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Tigrina may refer to:

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<span class="mw-page-title-main">Margay</span> Small wild cat

The margay is a small wild cat native to Central and South America. A solitary and nocturnal cat, it lives mainly in primary evergreen and deciduous forest.

<span class="mw-page-title-main">Ocelot</span> Small wild cat

The ocelot is a medium-sized spotted wild cat that reaches 40–50 cm (15.7–19.7 in) at the shoulders and weighs between 7 and 15.5 kg on average. It is native to the southwestern United States, Mexico, Central and South America, and the Caribbean islands of Trinidad and Margarita. Carl Linnaeus scientifically described it in 1758. Two subspecies are recognized.

<span class="mw-page-title-main">Oncilla</span> Small wild cat

The oncilla, also known as the northern tiger cat, little spotted cat, and tigrillo, is a small spotted cat ranging from Central America to central Brazil. It is listed as Vulnerable on the IUCN Red List, and the population is threatened by deforestation and conversion of habitat to agricultural land.

<span class="mw-page-title-main">Cape May warbler</span> Species of bird

The Cape May warbler is a species of New World warbler. It breeds in northern North America. Its breeding range spans all but the westernmost parts of southern Canada, the Great Lakes region, and New England. It is migratory, wintering in the West Indies. This species is a very rare vagrant to western Europe, with two records in Britain as of October 2013. The English name refers to Cape May, New Jersey, where George Ord collected the specimen later described by Alexander Wilson. This species was not recorded again in Cape May for another 100 years, although it is now known as an uncommon migrant there.

<span class="mw-page-title-main">Spotted dove</span> Species of bird

The spotted dove is a small and somewhat long-tailed pigeon that is a common resident breeding bird across its native range on the Indian subcontinent and in Southeast Asia. The species has been introduced to many parts of the world and feral populations have become established.

<span class="mw-page-title-main">Kodkod</span> Small wild cat

The kodkod, also called guiña, is the smallest felid species native to the Americas. It lives primarily in central and southern Chile, as well as marginally in adjoining areas of Argentina. Since 2002, it has been listed as Vulnerable on the IUCN Red List as the total population may be less than 10,000 mature individuals; it is threatened by persecution, and loss of habitat and prey base.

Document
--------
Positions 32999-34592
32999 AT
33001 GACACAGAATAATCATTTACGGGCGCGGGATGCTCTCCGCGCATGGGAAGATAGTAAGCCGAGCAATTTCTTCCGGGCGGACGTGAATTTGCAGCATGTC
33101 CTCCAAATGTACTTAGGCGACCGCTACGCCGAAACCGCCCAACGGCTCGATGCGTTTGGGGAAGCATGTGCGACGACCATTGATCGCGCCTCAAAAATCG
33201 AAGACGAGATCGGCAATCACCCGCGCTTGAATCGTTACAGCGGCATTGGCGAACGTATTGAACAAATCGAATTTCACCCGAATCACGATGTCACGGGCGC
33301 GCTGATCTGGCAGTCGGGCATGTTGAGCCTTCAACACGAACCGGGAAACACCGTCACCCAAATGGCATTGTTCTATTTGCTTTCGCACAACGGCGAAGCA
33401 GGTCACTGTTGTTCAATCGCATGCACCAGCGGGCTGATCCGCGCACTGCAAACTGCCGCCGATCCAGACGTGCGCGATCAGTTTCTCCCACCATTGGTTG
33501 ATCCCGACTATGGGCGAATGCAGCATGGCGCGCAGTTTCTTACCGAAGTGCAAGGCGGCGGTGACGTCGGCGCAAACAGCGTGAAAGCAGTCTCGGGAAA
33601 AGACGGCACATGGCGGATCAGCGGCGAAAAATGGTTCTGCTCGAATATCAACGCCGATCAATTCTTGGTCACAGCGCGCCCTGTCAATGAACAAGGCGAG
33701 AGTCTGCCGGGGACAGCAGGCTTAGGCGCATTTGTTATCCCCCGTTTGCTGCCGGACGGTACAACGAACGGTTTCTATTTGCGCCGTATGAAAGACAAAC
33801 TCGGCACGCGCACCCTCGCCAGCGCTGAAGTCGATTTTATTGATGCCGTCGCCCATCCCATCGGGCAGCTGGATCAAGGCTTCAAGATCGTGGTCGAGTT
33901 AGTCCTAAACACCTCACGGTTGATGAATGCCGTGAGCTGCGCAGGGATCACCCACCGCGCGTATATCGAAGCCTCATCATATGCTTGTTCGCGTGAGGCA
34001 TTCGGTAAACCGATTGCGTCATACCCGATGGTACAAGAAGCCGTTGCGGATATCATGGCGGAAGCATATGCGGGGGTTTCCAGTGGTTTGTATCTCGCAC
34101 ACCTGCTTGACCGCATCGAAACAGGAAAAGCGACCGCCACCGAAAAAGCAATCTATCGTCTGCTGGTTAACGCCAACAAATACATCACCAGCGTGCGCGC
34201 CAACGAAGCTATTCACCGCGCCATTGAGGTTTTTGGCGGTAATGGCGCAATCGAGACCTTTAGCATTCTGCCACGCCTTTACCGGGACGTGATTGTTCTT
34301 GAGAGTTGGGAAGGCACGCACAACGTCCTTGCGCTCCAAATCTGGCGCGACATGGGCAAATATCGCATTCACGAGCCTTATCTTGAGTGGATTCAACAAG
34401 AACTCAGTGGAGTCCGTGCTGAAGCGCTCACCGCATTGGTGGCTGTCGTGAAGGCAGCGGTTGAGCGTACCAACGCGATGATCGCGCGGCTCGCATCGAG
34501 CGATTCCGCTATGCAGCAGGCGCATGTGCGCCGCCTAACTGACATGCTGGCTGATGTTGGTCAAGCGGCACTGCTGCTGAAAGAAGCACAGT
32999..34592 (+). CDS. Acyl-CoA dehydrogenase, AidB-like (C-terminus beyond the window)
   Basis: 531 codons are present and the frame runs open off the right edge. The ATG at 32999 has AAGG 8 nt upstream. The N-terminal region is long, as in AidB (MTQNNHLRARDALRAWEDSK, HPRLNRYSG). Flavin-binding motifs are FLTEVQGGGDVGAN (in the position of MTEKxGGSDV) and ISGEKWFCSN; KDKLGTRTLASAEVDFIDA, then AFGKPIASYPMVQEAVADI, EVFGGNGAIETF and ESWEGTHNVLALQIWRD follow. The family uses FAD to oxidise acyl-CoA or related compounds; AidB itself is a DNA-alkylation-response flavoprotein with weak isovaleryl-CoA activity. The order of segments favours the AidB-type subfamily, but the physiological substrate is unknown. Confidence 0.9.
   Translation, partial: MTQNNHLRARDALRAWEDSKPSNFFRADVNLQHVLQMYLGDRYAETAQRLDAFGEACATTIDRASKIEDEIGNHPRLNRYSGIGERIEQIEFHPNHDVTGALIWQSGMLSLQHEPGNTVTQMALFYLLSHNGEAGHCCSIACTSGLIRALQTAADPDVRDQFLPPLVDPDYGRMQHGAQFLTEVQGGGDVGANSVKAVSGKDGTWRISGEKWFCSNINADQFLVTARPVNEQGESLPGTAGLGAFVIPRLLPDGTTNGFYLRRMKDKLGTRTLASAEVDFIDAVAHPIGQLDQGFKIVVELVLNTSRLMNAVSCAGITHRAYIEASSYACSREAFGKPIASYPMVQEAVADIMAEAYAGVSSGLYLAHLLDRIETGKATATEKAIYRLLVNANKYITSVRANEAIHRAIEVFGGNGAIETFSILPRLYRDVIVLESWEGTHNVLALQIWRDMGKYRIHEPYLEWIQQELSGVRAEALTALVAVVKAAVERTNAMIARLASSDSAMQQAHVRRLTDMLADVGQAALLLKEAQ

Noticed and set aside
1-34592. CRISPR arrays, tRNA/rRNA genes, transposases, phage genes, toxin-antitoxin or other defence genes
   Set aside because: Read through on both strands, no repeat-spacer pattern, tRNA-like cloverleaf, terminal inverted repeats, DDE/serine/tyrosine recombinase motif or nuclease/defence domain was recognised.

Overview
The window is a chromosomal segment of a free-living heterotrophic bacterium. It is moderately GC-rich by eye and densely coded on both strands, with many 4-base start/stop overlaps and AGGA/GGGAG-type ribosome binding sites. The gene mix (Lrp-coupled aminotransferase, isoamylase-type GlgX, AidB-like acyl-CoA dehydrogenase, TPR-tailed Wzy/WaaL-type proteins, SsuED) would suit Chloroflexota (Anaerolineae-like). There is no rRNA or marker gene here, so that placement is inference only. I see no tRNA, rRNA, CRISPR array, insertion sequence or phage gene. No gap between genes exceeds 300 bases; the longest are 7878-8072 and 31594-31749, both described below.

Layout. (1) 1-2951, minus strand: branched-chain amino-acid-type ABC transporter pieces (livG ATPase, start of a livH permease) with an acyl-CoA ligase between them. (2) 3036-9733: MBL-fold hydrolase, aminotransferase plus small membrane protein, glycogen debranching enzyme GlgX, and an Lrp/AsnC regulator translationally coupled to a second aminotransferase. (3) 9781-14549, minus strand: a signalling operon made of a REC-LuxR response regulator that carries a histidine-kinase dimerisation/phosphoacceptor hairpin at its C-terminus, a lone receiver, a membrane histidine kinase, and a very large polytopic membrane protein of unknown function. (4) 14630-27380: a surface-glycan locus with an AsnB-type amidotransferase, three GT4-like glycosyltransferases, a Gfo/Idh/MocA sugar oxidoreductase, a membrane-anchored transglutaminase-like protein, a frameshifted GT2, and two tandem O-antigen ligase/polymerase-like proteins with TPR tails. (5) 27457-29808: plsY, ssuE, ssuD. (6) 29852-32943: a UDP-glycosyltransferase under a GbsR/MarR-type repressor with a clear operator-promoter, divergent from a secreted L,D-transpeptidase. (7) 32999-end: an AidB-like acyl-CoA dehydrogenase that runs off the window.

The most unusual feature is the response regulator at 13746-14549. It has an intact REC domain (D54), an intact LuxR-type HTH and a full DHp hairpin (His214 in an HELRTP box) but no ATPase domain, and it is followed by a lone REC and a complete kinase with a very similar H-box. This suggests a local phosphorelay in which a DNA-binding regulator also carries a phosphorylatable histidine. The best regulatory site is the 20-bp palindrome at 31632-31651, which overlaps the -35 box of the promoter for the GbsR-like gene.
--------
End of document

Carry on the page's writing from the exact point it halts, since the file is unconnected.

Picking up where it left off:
<span class="mw-page-title-main">Andean mountain cat</span> Small wild cat

The Andean mountain cat is a small wild cat native to the high Andes that has been listed as Endangered on the IUCN Red List because fewer than 1,500 individuals are thought to exist in the wild. It is traditionally considered a sacred animal by indigenous Aymara and Quechua people.

<span class="mw-page-title-main">Geoffroy's cat</span> Small wild cat

Geoffroy's cat is a small wild cat native to the southern and central regions of South America. It is about the size of a domestic cat. It is listed as Least Concern on the IUCN Red List because it is widespread and abundant over most of its range.

<span class="mw-page-title-main">Felid hybrids</span> Hybrid carnivore

A felid hybrid is any of a number of hybrids between various species of the cat family, Felidae. This article deals with hybrids between the species of the subfamily Felinae.

<i>Leopardus</i> Genus of felines native to the Americas

Leopardus is a genus comprising eight species of small cats native to the Americas. This genus is considered the oldest branch of a genetic lineage of small cats in the Americas whose common ancestor crossed the Bering land bridge from Asia to North America in the late Miocene.

Pajero may refer to:

<span class="mw-page-title-main">Cape genet</span> Species of carnivore

The Cape genet, also known as the South African large-spotted genet, is a genet species endemic to South Africa. As it is common and not threatened, it is listed as Least Concern on the IUCN Red List. Like other genets, it is nocturnal and arboreal, preferring to live in the riparian zones of forests, as long as these are not marshy areas.

<span class="mw-page-title-main">Pampas cat</span> Small wild cat

The Pampas cat is a small wild cat native to South America. It is listed as Near Threatened on the IUCN Red List as habitat conversion and destruction may cause the population to decline in the future.

The Pantanal cat is a Pampas cat subspecies, a small wild cat native to South America. It is named after the Pantanal wetlands in central South America, where it inhabits mainly grassland, shrubland, savannas and deciduous forests.

<span class="mw-page-title-main">Leopard coral grouper</span> Species of fish

The leopard coral grouper, also known as the common coral trout, leopard coral trout, blue-dotted coral grouper or spotted coral grouper, is a species of marine ray-finned fish, a grouper from the subfamily Epinephelinae which is part of the family Serranidae, which also includes the anthias and sea basses. It is found in the Western Pacific Ocean.

Munoai may refer to:

<i>Leopardus guttulus</i> Small wild cat

Leopardus guttulus, the southern tiger cat or southern tigrina, is a small wild cat species native to Brazil, Argentina and Paraguay.

Tigercat is the Grumman F7F Tigercat, an American heavy fighter aircraft.

<i>Leopardus narinensis</i> Small wild cat

Leopardus narinensis, also called the Nariño cat, Galeras cat, and red tigrina by the scientists who discovered it, is a putative species of small wild cat in the genus Leopardus. It was described in 2023, based on a single skin collected in 1989.